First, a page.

Welcome back to our second article in a series covering the different types of windows you can have installed in your home. If you are undertaking a home remodeling or renovation project in the near future, be sure to check out this guide to windows.
In our last article (Types of Windows), we covered five different window styles, including: awning windows, bay windows, casement windows, clerestory windows and double hung windows. Below, we follow up this list with the remaining window options for home owners.
Commonly referred to as arched windows, elliptical windows add an terrific architectural element to homes. They are those beautiful “arched” or “radius” style windows you see, typically installed above fixed or double-hung windows to add character to a home.
In residential settings, fixed windows are used solely for aesthetic purposes, letting light into the room and allowing for a view of the exterior of the home. This type of window is not meant to be opened and as such, does not add to the home’s airflow.
It is perhaps easiest to think of hopper windows as a reverse awning window. With hinges located at the bottom of the window, the top of the window folds down inside of the home. This makes hopper windows ideal for areas where you have limited exterior space, yet want a window that can open. Common places where you can find hopper windows include basements.
Jalousie windows – also known as louvered windows – have fallen out of favor in recent years but were a popular cheap solution in the past. Consisting of slats of glass slats, they operate much like window shades – a hand crank allows you to open or close them in unison. While cheap, they are notoriously energy inefficient and visually unappealing to most home owners today.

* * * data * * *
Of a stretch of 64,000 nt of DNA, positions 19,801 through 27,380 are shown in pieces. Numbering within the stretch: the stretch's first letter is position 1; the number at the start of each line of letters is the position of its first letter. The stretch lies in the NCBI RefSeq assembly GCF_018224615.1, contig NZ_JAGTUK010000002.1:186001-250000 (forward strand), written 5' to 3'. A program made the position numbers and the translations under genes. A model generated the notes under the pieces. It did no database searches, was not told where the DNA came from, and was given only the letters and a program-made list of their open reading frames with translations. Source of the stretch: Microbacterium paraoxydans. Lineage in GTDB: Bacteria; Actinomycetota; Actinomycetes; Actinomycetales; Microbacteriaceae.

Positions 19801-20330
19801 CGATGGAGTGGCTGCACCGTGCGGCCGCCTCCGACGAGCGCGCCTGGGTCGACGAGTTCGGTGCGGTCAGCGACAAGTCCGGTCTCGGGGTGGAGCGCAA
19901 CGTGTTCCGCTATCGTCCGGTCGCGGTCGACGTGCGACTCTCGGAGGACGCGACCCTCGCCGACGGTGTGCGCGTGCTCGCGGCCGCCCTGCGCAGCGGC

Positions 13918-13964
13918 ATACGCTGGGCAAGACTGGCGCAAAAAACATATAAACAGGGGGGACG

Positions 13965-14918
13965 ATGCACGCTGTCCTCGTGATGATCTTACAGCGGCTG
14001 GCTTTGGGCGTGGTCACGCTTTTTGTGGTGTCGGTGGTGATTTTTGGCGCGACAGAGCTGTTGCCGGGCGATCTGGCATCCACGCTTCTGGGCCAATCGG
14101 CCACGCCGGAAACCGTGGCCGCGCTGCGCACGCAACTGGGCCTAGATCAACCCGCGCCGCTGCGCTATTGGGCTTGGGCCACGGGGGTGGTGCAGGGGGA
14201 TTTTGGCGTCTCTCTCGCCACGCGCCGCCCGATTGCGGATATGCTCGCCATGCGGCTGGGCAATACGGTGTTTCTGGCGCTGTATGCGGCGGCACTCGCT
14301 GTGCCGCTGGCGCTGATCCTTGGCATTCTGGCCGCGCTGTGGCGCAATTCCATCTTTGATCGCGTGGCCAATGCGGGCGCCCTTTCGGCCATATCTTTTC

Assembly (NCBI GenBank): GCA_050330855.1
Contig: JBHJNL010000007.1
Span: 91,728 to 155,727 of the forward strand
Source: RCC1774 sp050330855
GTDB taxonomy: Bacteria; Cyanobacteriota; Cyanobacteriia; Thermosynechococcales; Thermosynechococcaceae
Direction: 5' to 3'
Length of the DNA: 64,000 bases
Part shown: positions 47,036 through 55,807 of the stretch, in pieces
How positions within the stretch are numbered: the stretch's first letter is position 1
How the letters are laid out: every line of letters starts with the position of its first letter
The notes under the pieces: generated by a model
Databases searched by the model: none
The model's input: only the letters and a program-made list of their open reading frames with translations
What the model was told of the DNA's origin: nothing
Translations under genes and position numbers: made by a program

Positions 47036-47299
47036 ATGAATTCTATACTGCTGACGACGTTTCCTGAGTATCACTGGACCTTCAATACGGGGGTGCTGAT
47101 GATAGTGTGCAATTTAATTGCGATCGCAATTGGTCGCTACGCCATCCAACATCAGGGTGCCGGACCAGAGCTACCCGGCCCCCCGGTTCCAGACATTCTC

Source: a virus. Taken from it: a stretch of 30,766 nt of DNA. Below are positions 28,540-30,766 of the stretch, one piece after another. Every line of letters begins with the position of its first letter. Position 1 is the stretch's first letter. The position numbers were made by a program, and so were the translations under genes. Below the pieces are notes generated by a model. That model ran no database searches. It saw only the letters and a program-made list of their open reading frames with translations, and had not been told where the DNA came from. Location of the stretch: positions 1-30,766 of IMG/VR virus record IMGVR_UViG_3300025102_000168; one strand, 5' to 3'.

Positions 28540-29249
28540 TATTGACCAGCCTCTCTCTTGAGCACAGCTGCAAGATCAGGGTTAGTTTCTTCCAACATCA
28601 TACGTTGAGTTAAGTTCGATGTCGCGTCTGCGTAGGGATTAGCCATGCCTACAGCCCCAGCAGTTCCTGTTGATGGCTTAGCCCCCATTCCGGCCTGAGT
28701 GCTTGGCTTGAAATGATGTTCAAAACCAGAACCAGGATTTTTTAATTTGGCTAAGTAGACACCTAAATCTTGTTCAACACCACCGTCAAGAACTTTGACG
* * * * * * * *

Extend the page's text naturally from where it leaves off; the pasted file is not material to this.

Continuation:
Another beautiful window type is the paladian, which, like elliptical and bay windows, adds great character to a home. Paladians are made up of three windows, with the middle window standing taller than the other two windows, and having a curved or arched top.
Picture windows are essentially the same as fixed windows. Their main purpose is to provide light in a room and allow for a view of the outdoors. They do not open, and as such, do not help with airflow.
Similar in function to double hung windows, slider windows reside on a track, allowing you to open one window at a time by sliding them horizontally. This makes it possible to open the windows without requiring additional exterior space.
Transom windows are similar in purpose to arched or elliptical windows. They are non-functioning, decorative windows that are typically installed over doors or a set of windows to add character and allow extra light into a room.